There is a little red sports car heading out towards the asteroid belt and, we programmers put it there. Oh, I don’t mean to give short shrift to Elon Musk and all the rocket scientists and engineers at SpaceEx. It was their vision, and their accomplishment. But they couldn’t have done it without us.
Think, for a moment, about all the software involved in that project. Think about the automation in the spacecraft itself. Think about the ability of those boosters to land, in tandem. Think about the steering vanes, and the engine gimbals, and the throttles. Think about ground control, and the communication protocols, and…
Think about how the engineers worked. Think about the CAD/CAM software. Think about the NC machines, and the 3D modeling software. Think about the fluid dynamics simulations, the finite element analyses, the orbital calculations, the spreadsheets, the word processors, the email, the text messages, the phone calls…
I think you see where I’m going with this. Every minute step along the pathway from the dream, to the realization, was lubricated, enabled, enhanced, and simplified by software. Billions and billions of lines of software that we programmers wrote. [Yes, the Sagan-ism was intentional.]
Now think about what this event means to our civilization. Yes, it was a token – a gesture – a mere droplet in the sea of potentials. But what a droplet! Just think of the sheer chutzpah, the colossal, arrogant, exuberant, joyous wastefulness! It was the peacock spreading it’s opulent tail feathers. It was the prong-horn antelope leaping into the air out of sheer enthusiasm. It was an expression of our rejection of limits, and our willingness to flippantly expend massive resources to achieve a tiny portion of a passionate dream.
It was a message that we sent to ourselves, and to the universe at large, saying that we are coming, and nothing in this universe will stop us. And it was we programmers who, more than anyone else, enabled the sending of that message. This is something that you, and I, and all programmers everywhere should feel very good about.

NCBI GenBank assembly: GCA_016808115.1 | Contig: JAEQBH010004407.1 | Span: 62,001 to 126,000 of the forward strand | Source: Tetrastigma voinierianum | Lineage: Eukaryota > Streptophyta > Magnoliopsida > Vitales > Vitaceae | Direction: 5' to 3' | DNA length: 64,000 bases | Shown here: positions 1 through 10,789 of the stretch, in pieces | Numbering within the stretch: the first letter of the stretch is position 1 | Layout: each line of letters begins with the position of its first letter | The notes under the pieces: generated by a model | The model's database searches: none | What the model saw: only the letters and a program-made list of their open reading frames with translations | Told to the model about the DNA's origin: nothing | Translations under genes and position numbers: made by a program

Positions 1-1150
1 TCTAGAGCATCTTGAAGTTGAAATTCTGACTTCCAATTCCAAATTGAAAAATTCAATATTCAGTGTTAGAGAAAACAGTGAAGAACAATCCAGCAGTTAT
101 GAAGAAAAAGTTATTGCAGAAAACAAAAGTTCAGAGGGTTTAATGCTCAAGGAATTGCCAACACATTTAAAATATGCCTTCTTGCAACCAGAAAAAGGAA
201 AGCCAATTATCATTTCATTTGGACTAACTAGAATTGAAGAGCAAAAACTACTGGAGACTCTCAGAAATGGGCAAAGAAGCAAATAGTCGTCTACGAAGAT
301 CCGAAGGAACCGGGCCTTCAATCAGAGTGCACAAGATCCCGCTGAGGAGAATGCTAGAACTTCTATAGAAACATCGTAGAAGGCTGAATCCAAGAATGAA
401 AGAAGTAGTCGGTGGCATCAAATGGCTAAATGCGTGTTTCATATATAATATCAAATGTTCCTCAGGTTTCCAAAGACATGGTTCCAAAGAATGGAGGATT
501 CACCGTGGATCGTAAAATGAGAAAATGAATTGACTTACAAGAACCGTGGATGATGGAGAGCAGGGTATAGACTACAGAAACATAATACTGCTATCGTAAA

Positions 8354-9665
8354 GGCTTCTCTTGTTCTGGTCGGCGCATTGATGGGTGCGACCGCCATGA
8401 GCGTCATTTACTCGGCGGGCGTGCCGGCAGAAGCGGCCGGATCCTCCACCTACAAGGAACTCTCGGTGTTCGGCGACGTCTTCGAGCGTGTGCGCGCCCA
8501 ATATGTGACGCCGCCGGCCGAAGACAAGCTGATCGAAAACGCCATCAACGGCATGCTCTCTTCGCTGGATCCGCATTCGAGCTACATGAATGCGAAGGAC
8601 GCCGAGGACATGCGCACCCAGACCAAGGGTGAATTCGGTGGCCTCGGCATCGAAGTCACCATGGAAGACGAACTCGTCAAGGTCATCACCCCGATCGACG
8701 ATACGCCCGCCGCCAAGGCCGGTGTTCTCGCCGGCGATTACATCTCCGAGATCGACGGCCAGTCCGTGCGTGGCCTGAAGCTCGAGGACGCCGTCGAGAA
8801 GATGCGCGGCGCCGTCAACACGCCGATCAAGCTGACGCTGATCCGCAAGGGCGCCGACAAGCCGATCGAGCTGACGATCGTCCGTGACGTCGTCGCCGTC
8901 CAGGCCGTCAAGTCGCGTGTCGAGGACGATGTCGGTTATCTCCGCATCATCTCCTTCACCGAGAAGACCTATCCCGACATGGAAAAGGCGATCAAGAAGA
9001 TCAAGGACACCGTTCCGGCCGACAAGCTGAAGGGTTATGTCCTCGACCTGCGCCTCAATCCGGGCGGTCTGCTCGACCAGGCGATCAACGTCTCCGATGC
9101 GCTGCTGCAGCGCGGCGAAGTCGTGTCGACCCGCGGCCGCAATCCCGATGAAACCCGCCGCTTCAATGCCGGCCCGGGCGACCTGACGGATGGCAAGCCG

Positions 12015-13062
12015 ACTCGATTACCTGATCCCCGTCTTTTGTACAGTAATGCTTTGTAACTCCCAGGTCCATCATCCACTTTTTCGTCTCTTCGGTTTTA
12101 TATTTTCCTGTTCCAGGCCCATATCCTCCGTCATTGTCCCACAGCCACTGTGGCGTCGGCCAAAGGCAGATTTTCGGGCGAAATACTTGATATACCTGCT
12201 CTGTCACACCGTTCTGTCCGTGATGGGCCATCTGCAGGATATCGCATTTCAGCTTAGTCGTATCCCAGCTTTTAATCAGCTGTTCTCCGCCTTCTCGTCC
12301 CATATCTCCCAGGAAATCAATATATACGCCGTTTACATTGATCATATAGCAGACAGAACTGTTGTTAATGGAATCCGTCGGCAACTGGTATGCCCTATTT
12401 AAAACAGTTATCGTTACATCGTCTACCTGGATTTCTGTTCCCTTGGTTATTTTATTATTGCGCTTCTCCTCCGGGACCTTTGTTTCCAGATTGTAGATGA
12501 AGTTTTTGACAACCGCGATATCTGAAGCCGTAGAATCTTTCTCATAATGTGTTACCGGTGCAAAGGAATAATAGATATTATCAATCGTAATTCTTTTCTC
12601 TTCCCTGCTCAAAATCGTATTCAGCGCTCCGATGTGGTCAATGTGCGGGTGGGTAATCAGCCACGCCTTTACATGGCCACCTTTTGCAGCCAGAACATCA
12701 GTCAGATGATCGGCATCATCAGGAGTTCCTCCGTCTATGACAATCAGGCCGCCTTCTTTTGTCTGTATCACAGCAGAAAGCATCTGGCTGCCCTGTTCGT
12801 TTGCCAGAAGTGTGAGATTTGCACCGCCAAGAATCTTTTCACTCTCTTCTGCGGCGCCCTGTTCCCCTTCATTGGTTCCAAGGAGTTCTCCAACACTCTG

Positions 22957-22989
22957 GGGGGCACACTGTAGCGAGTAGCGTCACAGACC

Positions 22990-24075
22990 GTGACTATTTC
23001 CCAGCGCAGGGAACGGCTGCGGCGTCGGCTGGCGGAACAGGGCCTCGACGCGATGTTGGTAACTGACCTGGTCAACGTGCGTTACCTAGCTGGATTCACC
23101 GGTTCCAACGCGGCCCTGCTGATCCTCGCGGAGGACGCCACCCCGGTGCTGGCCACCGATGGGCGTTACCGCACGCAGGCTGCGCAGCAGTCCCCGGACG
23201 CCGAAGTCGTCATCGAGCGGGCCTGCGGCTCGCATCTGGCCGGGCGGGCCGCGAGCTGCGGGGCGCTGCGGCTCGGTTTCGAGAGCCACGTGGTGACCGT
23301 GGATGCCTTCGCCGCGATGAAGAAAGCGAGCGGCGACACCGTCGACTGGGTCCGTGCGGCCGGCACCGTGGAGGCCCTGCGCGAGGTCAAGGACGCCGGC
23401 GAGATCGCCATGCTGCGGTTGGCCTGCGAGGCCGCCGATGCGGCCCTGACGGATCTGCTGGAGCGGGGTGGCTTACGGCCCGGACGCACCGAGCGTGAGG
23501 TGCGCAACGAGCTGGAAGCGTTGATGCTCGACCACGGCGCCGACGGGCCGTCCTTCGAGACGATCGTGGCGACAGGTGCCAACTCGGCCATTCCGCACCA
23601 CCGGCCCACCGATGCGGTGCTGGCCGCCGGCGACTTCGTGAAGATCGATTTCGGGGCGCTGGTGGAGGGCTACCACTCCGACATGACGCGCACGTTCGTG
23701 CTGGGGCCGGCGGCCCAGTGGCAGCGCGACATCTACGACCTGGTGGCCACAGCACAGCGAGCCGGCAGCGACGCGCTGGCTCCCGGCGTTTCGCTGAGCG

Elaine Herzberg is dead. She was struck by a “self-driving” car while walking her bicycle across the road. And we programmers killed her. Oh, I don’t mean to say that any programmer maliciously, or even negligently, wrote the code that killed her. But, make no mistake about it, it was the code that killed her.
Perhaps there was an
IF statement somewhere in that code that, had the boolean predicate been in the opposite state, would have prevented the collision. Or perhaps it was a function that generated a number that, had the number been different by a few bits, would have prevented the collision.
We may never be able to identify that
IF statement, or that function. Machine learning neural networks are insidiously difficult to understand. Even if the car’s log files contain all the inputs, and we can replay the event over and over again, we may never really understand, in the maelstrom of weights, and averages, and feedback loops, just why the car behaved the way it did.
But what we can say is that we programmers wrote the code that killed her. And this is something that you, and I, and all programmers everywhere should feel very bad about.
There is a sentiment amongst programmers that arguments of ethics and morality should play no part in our discussions about disciplines and practices. Those who hold this sentiment suggest that our practices and disciplines should be a matter of pure logic and economics. Given the two scenarios above, I find this disturbing. It seems to me that ethics and morality have become intrinsic to everything we programmers do; because so very much depends upon the quality of our work.
It is well past the time that we programmers can safely isolate ourselves from the rest of the world. We programmers must no longer hide in our little techie bubbles. The code we programmers write matters. It matters to the hopes and dreams of our society and of our civilization. It matters to people walking their bicycles across the street. It matters to anyone and everyone because the code we programmers write lubricates, enables, enhances, and simplifies virtually every aspect of daily life. From something as small as a young mother checking her baby monitor, to something as large as international nuclear-weapons policy, and interplanetary travel, our code matters.
Recently Grady Booch tweeted something that I think we programmers should adopt as our motto:
Every line of code represents an ethical and moral decision.